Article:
Ethics in Disaster Research: A New Declaration

  • James KendraEmail author
  • Sarah Gregory
Part of the Environmental Hazards book series (ENHA)


The opening chapter in this volume portrayed the growing urgency of disaster research, as the nature and scope of hazards shift. People already familiar with their local environment may find that a changing climate changes their risk for certain kinds of hazards (Relf, G., Kendra, J. M., Schwartz, R. M., Leathers, D. J., & Levia, D. F. (2015). Slushflows: Science and planning considerations for an expanding hazard. Natural Hazards, 78(1), 333–354). People moving from place to place in search of better jobs or housing may move into a hazard milieu that is new to them. Political transformations with an authoritarian bent will probably increase vulnerability amongst populations already at greater risk for experiencing a disaster and for recovering more slowly, such as those in poor housing, those with chronic illnesses, and those with Functional and Access Needs. Robust research is needed, but some critics have emerged to challenge the practice and propriety of disaster research, especially quick-response research. This chapter argues for an affirmative right to conduct research.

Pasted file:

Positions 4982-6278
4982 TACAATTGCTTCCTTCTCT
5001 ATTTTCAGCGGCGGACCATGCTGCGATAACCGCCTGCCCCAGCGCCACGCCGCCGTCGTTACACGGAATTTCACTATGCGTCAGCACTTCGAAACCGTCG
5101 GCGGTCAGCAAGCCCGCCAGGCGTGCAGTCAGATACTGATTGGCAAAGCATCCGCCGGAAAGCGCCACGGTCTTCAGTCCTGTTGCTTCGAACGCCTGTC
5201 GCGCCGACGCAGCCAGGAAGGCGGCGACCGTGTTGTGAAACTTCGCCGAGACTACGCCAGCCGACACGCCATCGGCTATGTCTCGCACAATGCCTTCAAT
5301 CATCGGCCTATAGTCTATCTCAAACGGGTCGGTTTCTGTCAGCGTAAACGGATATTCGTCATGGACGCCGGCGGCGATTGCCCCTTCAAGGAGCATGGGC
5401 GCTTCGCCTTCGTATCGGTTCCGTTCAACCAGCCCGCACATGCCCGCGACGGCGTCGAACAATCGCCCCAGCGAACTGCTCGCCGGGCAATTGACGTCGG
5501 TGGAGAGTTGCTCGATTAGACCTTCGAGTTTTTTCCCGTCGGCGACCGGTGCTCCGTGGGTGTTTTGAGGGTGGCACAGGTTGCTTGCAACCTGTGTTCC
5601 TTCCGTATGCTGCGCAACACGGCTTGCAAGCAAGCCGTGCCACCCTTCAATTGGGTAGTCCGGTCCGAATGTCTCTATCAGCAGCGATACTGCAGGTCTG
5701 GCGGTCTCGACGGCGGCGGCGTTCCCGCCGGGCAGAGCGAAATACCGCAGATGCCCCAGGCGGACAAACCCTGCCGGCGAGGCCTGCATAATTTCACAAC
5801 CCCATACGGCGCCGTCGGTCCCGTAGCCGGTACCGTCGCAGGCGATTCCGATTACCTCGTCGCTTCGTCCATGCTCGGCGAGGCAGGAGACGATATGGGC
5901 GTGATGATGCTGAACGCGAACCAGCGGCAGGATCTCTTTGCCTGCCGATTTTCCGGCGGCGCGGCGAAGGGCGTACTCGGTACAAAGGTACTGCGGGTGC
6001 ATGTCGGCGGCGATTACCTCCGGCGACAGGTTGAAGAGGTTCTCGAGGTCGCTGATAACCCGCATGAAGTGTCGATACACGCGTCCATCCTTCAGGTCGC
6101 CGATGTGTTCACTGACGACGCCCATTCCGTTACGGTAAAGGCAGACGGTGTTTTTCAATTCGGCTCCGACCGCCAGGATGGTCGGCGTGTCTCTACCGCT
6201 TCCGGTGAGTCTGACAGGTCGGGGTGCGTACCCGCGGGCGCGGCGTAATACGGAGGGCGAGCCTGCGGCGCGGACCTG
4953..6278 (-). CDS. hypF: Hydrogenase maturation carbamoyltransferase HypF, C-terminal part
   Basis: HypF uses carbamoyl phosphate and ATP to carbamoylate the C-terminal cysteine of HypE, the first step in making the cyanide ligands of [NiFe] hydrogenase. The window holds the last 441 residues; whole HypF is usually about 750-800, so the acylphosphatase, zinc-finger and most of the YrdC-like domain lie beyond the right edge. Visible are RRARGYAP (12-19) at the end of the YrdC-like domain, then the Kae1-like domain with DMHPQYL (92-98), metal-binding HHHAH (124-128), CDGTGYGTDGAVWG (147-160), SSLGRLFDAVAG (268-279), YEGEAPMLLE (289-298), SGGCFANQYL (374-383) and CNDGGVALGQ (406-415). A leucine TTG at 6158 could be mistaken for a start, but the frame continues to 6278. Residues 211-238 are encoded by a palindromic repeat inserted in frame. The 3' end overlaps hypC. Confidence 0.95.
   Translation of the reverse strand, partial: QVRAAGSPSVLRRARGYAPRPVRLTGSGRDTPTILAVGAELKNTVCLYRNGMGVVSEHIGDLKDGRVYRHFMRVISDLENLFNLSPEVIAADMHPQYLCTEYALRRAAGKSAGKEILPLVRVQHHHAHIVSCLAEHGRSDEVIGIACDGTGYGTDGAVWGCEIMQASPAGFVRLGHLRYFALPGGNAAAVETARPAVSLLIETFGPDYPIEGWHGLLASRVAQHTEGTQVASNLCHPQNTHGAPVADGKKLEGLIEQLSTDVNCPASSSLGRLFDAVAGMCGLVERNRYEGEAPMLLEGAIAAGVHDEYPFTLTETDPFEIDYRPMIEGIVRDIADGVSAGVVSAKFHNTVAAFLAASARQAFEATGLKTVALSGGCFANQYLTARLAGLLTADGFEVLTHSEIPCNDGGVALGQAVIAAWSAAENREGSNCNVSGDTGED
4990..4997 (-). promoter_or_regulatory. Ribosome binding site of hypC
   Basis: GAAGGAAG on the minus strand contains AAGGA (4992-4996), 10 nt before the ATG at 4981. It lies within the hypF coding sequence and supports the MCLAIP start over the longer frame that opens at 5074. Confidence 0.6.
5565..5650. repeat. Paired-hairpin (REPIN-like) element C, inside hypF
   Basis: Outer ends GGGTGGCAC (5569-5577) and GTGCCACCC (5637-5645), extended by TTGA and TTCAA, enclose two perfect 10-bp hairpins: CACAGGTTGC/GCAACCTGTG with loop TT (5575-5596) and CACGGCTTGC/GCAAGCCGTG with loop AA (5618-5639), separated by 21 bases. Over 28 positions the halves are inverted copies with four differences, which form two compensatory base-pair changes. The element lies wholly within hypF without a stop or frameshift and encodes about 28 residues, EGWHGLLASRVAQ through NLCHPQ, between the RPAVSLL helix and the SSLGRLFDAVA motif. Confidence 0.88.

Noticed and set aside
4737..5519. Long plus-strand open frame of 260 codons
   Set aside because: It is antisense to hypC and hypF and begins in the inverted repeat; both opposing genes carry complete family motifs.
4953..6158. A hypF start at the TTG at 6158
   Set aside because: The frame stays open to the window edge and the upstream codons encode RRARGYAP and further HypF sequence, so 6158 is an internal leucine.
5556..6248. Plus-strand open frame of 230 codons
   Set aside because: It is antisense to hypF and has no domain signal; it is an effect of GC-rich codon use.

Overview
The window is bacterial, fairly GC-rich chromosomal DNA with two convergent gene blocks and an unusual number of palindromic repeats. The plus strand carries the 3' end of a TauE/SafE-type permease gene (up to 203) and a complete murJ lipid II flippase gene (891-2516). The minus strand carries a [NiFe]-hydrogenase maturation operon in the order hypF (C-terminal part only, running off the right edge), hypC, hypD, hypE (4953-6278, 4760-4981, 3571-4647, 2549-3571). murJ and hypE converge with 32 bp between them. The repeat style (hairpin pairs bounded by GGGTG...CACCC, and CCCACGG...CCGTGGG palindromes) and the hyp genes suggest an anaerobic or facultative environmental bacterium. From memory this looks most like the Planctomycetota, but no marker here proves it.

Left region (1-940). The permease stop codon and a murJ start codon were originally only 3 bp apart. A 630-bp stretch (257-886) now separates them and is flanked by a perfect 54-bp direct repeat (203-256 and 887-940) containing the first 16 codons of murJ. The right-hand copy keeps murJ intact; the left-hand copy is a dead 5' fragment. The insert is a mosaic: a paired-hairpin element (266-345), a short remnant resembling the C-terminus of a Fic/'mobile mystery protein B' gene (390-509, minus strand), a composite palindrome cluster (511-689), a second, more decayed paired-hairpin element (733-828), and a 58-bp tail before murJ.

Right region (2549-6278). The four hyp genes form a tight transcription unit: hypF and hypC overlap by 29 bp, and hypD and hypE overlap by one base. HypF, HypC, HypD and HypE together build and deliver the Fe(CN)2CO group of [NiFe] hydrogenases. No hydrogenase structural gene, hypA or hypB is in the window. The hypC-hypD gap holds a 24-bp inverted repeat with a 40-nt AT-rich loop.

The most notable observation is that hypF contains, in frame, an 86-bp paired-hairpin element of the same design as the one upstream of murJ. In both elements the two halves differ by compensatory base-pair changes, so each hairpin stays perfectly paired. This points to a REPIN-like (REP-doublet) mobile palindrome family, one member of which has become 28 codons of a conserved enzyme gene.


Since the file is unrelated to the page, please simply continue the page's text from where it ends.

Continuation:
Disaster research ethics 



The “Workshop on Deploying Post-Disaster Quick-Response Reconnaissance Teams: Methods, Strategies, and Needs” was supported by a grant from the U.S. National Science Foundation. Rochelle Brittingham, Lauren Clay, and Kimberly Gill assisted in the organization and implementation of the workshop. The views presented in this chapter are solely those of the authors.


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Copyright information

© Springer Nature Switzerland AG 2019

Authors and Affiliations

  1. 1.Disaster Research Center and Joseph R. Biden, Jr. School of Public Policy and AdministrationUniversity of DelawareNewarkUSA

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